Last Sunday's Observer carried an article on the Orange prize (link from Bookslut) which is worth commenting on in part.
For those who don't know, the Orange is one of the big three UK book prizes (the Booker and the Whitbread being the two others). It is awarded annually for a full-length novel written in English by a woman of any nationality. There is a longlist of 20 and a shortlist of 6, and the judges are all female too.
Over the ten years since it was established, the Orange prize has attracted all sorts of comment, much of it unfavourable. There are those who say it is just what women need, those who says it insults and demeans women, et cetera. All slightly tiresome.
What I want to do here is draw attention to a few points in the Observer article. For example, Anita Brookner, a Booker winner, is 'against positive discrimination', and argues that 'If a book is good, it will get published. If it is good it will get reviewed.'
Neither of these statements, I fear, is true. I have elsewhere provided lots of evidence to show that 'good' books (however you care to define 'good') are frequently rejected by publishers. We know this because some books which are rejected ten, twenty, or even more times eventually make it into print and are then highly acclaimed. But what of the 'good' books whose authors get fed up with sending out their ms? There undoubtedly are some, and those books never appear in print.
Neither is it true that all 'good' books get reviewed. There are plenty of excellent books which never get reviewed in the places that matter (hell, I've written a few myself). And there is reportedly a statistical bias in favour of reviewing books by men. As the Observer piece points out, in the week when the Orange prize was launched, back in 1996, one broadsheet newspaper carried 20 reviews; 19 of those were reviews of books written by men, and yet women write 70% of the novels published in the UK.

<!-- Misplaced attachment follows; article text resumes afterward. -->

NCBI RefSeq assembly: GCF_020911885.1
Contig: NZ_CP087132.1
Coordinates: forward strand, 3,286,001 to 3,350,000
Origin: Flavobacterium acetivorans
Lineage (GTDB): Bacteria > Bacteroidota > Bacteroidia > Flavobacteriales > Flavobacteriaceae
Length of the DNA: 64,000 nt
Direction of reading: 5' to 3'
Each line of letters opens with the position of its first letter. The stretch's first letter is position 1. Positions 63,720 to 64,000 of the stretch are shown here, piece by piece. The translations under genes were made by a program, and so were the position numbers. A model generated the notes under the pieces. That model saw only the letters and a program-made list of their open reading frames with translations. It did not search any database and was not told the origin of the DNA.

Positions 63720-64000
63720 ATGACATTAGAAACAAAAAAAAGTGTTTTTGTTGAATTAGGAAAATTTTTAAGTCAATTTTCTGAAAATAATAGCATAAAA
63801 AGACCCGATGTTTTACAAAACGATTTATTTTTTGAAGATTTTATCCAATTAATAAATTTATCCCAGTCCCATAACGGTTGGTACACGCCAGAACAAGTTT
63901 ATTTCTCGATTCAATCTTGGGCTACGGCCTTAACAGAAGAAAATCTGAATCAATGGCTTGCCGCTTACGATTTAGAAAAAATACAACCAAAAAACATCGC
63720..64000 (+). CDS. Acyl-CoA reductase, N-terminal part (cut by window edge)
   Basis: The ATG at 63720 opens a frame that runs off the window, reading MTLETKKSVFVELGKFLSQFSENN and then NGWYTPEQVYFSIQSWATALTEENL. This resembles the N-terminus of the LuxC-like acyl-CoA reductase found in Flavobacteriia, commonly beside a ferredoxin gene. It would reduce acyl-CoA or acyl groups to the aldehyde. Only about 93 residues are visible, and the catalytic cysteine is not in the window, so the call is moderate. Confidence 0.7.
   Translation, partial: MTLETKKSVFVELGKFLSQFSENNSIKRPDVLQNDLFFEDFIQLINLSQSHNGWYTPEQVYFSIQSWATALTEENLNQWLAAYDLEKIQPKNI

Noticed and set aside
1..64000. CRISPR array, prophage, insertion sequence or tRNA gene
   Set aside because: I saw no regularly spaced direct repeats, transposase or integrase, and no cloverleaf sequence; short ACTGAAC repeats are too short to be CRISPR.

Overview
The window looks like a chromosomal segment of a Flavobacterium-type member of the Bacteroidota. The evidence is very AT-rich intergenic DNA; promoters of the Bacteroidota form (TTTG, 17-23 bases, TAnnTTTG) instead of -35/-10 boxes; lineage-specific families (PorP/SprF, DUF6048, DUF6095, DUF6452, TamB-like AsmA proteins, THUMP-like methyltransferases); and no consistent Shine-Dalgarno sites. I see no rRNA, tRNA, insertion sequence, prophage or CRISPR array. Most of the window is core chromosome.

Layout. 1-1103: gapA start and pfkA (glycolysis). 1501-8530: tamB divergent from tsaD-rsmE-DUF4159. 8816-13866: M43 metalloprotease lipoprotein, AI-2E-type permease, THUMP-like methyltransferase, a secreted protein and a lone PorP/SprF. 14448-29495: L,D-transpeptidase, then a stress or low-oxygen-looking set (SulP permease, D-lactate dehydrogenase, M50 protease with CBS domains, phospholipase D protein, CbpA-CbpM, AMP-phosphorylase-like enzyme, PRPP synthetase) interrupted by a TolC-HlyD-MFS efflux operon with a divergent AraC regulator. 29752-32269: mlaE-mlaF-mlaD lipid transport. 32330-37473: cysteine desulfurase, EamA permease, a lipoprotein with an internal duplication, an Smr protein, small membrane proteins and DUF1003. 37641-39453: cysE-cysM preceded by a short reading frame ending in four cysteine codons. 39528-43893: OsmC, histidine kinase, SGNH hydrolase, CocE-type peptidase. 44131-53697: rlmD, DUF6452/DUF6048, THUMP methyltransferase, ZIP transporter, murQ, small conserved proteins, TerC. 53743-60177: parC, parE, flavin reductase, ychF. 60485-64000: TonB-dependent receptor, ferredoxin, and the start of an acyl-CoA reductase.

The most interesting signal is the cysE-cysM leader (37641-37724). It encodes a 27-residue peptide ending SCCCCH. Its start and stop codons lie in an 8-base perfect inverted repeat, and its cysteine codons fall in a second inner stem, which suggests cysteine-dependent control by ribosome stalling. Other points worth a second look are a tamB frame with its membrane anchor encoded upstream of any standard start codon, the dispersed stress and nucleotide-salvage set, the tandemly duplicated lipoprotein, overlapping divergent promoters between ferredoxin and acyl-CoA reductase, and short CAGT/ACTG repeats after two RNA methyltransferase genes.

Another interesting comment is provided by Joanne Harris. 'As a reader,' she says, 'I often find the books on some prize shortlists impenetrable.' Join the club, darling. 'I think,' she adds, 'there may be a certain kind of reader/critic who is quite keen to announce his intellectual superiority to everyone else.' Dead right there, Joanne. You just have to be confident enough to ignore the blighters, and treat them with the contempt they deserve.
And finally, at the risk of sounding like a cracked gramophone record, I do have to repeat some obvious truths. The novelist Kate Mosse, who was one of the founders of the Orange prize, is quoted as saying that the winner 'only reflects the feelings of one group of people at a particular moment.' Which is just another way of saying that the winner is in no absolute sense 'better' than any of the other books entered; it just happens to be the one that the judges like best.
All of which is correct. But that's not the way the world sees it. There is a winner-take-all mechanism which is wonderful for the top lady, but not perhaps quite so good for other authors. Why? Because the world proceeds to behave as if the winner is somehow magnificent, while the runners-up, and the longlist, and all the other books entered, are somehow unworthy of anyone's attention.
For evidence, look at what happened to the first winner of the Orange prize, Anne Michaels. Anne Michaels took ten years to write Fugitive Pieces. Prior to winning the Orange prize, it had sold 1,000 copies and had received no reviews. Today it has sold 15 million copies worldwide. But what of the books which came second and third in that year? Does anyone remember their names?